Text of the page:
>>>>>>> philosophy,
>>>>>>> e.g., Fichte, the word was "Ich" but translated into English
>>>>>>> using
>>>>>>> the Latin word instead to make it sound better, I suppose. For
>>>>>>> Fichte and Hegel the Ego was "pure activity." The Young
>>>>>>> Hegelians
>>>>>>> developed the idea of the Ego as SELF-CONSCIOUSNESS a lot and I
>>>>>>> think it became associated with extreme libertarianism. Freud
>>>>>>> then
>>>>>>> so far as I know gave it the most dominant contemporary meaning
>>>>>>> as a
>>>>>>> certain neurological formation which is understood within
>>>>>>> psychoanalysis:- EGO, ID and SUPER-EGO.
>>>>>>> "SELF" is surely the most neutral and vague of all these words
>>>>>>> as it
>>>>>>> can be applied to any process. Since it always plays the role of
>>>>>>> an
>>>>>>> OBJECT in a construction in which the Subject or Ego acts, it
>>>>>>> can be
>>>>>>> likened to Mead's ME, in his construction of the SELF as I/ME?
>>>>>>> "IDENTITY" seems to have two shades of meaning and is highly
>>>>>>> contested. For postmodern theorists, deconstructionists and so
>>>>>>> on, I
>>>>>>> think "Identity" is like an Althusserian subject position, it is
>>>>>>> something imposed upon an actor from outside (a slot into which
>>>>>>> you
>>>>>>> are inserted), by "society" or the action of the structure,
>>>>>>> and in
>>>>>>> general these people understand it in terms of binary, abstract
>>>>>>> categories: woman, gay, working class, etc., etc. On the other
>>>>>>> hand,
>>>>>>> even this interpretation does not seem to me to close off the
>>>>>>> idea
>>>>>>> that an identity or "subject position" is voluntarily adopted by
>>>>>>> an
>>>>>>> actor, even if only under determinate social conditions. The
>>>>>>> other
>>>>>>> shade of meaning is what people sometimes call identity as a
>>>>>>> "verb",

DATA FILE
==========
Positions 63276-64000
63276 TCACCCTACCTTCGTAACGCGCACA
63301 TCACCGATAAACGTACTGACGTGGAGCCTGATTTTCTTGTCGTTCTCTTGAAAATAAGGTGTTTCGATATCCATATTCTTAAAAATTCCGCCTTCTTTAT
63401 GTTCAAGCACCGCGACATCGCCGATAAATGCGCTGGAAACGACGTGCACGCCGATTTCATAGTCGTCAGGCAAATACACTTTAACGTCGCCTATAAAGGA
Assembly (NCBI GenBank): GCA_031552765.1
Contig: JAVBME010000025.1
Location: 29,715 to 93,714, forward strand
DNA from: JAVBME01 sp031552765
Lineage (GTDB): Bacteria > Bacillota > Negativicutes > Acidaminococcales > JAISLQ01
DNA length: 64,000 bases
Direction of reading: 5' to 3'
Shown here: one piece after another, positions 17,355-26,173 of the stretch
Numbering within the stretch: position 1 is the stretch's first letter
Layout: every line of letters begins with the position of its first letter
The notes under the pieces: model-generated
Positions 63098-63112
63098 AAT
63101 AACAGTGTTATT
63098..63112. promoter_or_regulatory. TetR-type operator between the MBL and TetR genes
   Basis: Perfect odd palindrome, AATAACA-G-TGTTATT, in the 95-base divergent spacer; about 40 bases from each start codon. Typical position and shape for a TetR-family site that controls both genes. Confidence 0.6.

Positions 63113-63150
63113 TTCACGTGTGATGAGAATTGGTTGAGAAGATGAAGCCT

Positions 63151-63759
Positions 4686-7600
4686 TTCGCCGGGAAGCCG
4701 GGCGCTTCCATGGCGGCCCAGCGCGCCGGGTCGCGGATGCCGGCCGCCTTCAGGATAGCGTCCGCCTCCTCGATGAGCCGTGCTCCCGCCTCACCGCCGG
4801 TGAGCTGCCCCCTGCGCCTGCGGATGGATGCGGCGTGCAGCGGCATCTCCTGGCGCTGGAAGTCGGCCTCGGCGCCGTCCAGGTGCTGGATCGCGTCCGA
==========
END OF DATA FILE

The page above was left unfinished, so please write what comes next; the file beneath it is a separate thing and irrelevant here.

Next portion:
>>>>>>> especially that process whereby a self-consciousness identifies
>>>>>>> itself as an actor continuously throughout a lifetime as "the
>>>>>>> same"
>>>>>>> actor. This same idea applies well to "extended" concepts of
>>>>>>> Mind as
>>>>>>> well, e.g., the idea of the nation (or state, or class) as being
>>>>>>> an
>>>>>>> actor in history over an extended period of time, and an
>>>>>>> individual
>>>>>>> "identifying" herself with that extended Identity.
>>>>>>> "PSYCHE" I have tried to retain as a word for "CONSCIOUSNESS"
>>>>>>> limited to the INDIVIDUAL moment of consciousness. Like Kant's
>>>>>>> SUBJECT, the Psyche is not anything real, it is just a concept
>>>>>>> in
>>>>>>> its individuality. One could say it is a "STATE OF MIND" if it
>>>>>>> were
>>>>>>> conceivable to talk of the "MIND" as something which has a
>>>>>>> certain
>>>>>>> "state" or even had "contents" as in the ideas which are in our
>>>>>>> mind, or psyche. (I would not accept any of these approaches as
>>>>>>> scientific or consistent.) Nevertheless, "EXTENDED MIND"
>>>>>>> notwithstanding it is inescapable that there is something
>>>>>>> individual
>>>>>>> and private about consciousness, and that I call PSYCHE. It is
>>>>>>> not a
>>>>>>> "brain state" though, do not misunderstand me.
>>>>>>> As to "SOUL", while it is quite possible to use the word in a
>>>>>>> poetic
>>>>>>> way, to me "Soul" connotes something separable from the body,
>>>>>>> but of
>>>>>>> course many have used the concept in a non-religious way. For
>>>>>>> Hegel,
>>>>>>> "soul" meant the feeling self, "awareness" what a human beings
>>>>>>> has